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NFU begins talks on modulation

14 May 1999
NFU begins talks on modulation

THE National Farmers Union has finally asked farmers to consider very carefully whether they want an upper limit on direct support payments to larger farms …more…


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NFU begins talks on modulation

14 May 1999
NFU begins talks on modulation

THE National Farmers Union has finally asked farmers to consider very carefully whether they want an upper limit on direct support payments to larger farms …more…


todays news



Euro1 = £0.6601 £1 = Euro1.5149 
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Breeding to finishing  Breeding to 30kg  Finishing
Creditworthy customers?
FWi Company Check gives peace of mind

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ADAS, CLA and NFU membership services
Click the logos

      
Making Money out of Beef – MLC report
Click here for a summary
MLC Interactive Beef Management programme



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  • News

NFU begins talks on modulation

14 May 1999
NFU begins talks on modulation

THE National Farmers Union has finally asked farmers to consider very carefully whether they want an upper limit on direct support payments to larger farms …more…


todays news



Euro1 = £0.6560 £1 = Euro1.5244 
Check your pig costs
Free advice at this weeks Pig & Poultry Fair
Breeding to finishing  Breeding to 30kg  Finishing
Creditworthy customers?
FWi Company Check gives peace of mind

Try the service for free – phone 0181-652 4903
ADAS, CLA and NFU membership services
Click the logos

      
Making Money out of Beef – MLC report
Click here for a summary
MLC Interactive Beef Management programme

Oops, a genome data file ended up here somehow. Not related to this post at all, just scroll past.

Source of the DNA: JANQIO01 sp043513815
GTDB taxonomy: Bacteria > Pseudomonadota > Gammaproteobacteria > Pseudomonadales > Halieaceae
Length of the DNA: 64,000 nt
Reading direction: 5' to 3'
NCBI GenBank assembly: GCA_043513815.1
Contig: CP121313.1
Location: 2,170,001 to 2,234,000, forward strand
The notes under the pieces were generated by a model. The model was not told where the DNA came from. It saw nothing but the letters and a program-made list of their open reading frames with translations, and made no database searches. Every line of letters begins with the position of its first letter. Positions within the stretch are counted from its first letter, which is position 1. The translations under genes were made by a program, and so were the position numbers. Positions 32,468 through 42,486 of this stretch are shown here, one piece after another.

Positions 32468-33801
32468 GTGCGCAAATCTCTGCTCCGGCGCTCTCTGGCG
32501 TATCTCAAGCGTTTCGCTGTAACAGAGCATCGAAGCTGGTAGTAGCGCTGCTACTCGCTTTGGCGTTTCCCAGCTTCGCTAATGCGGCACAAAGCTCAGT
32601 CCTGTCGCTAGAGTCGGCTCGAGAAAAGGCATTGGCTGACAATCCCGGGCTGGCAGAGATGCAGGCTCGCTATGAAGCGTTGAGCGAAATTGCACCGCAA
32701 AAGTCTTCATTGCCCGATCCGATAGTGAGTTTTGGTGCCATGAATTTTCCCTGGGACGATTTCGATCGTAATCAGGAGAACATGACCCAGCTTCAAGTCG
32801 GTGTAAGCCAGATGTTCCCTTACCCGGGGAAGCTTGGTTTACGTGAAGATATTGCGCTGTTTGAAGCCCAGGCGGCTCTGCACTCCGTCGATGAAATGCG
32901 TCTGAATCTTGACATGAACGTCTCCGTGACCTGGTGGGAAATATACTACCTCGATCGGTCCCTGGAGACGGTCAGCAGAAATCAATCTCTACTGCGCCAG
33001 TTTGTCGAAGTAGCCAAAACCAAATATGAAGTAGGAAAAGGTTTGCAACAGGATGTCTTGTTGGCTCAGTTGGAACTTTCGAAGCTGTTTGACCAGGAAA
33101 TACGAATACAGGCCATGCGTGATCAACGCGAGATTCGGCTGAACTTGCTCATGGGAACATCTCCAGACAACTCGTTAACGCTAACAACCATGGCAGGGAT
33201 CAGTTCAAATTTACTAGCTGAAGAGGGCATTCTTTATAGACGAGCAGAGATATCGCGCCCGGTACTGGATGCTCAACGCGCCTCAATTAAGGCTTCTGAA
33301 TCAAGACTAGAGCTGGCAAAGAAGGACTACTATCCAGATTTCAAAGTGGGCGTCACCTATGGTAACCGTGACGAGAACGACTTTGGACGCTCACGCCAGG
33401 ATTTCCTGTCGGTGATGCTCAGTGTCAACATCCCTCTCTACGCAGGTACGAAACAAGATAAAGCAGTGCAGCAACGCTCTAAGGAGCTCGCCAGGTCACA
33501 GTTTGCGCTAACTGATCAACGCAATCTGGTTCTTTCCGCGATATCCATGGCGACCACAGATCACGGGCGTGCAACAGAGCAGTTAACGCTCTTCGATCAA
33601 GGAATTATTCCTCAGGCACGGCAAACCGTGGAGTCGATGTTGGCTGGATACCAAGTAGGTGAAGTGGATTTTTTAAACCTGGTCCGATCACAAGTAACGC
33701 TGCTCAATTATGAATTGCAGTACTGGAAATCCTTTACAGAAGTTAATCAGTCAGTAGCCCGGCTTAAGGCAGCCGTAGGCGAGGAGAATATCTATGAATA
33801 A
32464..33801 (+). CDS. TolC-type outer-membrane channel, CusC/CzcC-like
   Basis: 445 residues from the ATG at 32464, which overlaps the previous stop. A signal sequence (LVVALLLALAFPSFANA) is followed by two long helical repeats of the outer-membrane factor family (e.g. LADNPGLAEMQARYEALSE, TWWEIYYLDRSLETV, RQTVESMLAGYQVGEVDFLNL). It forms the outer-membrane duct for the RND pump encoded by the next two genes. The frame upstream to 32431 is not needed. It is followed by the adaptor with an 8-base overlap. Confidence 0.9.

Read more on:
  • News

NFU begins talks on modulation

14 May 1999
NFU begins talks on modulation

By Shelley Wright

THE National Farmers Union (NFU) has finally asked farmers to consider very carefully whether they want an upper limit on direct support payments to larger farms.

Smaller farmers had accused union officials of being against the policy, referred to by politicians as modulation.

The smaller producers were worried that modulation would see larger farmers swallow up an unfair proportion of support payments available from Brussels.

But a consultation paper released from NFU headquarters this week highlights the modulation options available to national governments as part of Agenda 2000.

Three possibilities exist, but the NFU believes the complexities of two linking aid to labour units or to a farms gross margin will rule them out.

However, the third option needs very careful consideration, the union says.

It would allow member states to set a ceiling on individual farm payments, at any level they liked, and then cut payments above that by up to 20%.

Money saved would be available for additional support in the member state for early retirement schemes, hill payments, agri-environment projects or forestry schemes.

As part of the EU rural development package, the cash could not be directed to any other programmes, the NFU states.

Farm minister Nick Brown is due to consult the industry in the summer on the modulation option and the NFU wants to have reached an agreed position by then.

If adopted, the paper points out, capping direct payments would affect only arable, beef and sheep farmers.

However, the money saved would be redistributed to potentially all categories of farmers, or to different sectors.

The union also highlights the considerable doubt about how the money would, in practice, be redistributed.

And it emphasises the complication of switching towards a rural development budget where European subsidy payments are matched, in varying amounts, by national governments.

Our understanding is that the money saved by modulation could be transferred as an additional EU contribution to the eligible rural development measures, the document says.

This would then require a matching contribution from the UK Treasury.

In this case, modulation might appear to be an attractive option, because it would result in a net increase in funds available for UK agriculture, the paper states.

However, it seems very likely that the British government would try to avoid this outcome, because it would not wish to increase public spending.

If government tried to ensure that the impact on the UK Treasury was neutral, they would be able to do so by recycling only a portion of the money saved by modulation to rural development.

The paper asks members if they favour modulation and if so, what ceiling should apply and what proportion of direct payments should be withheld.

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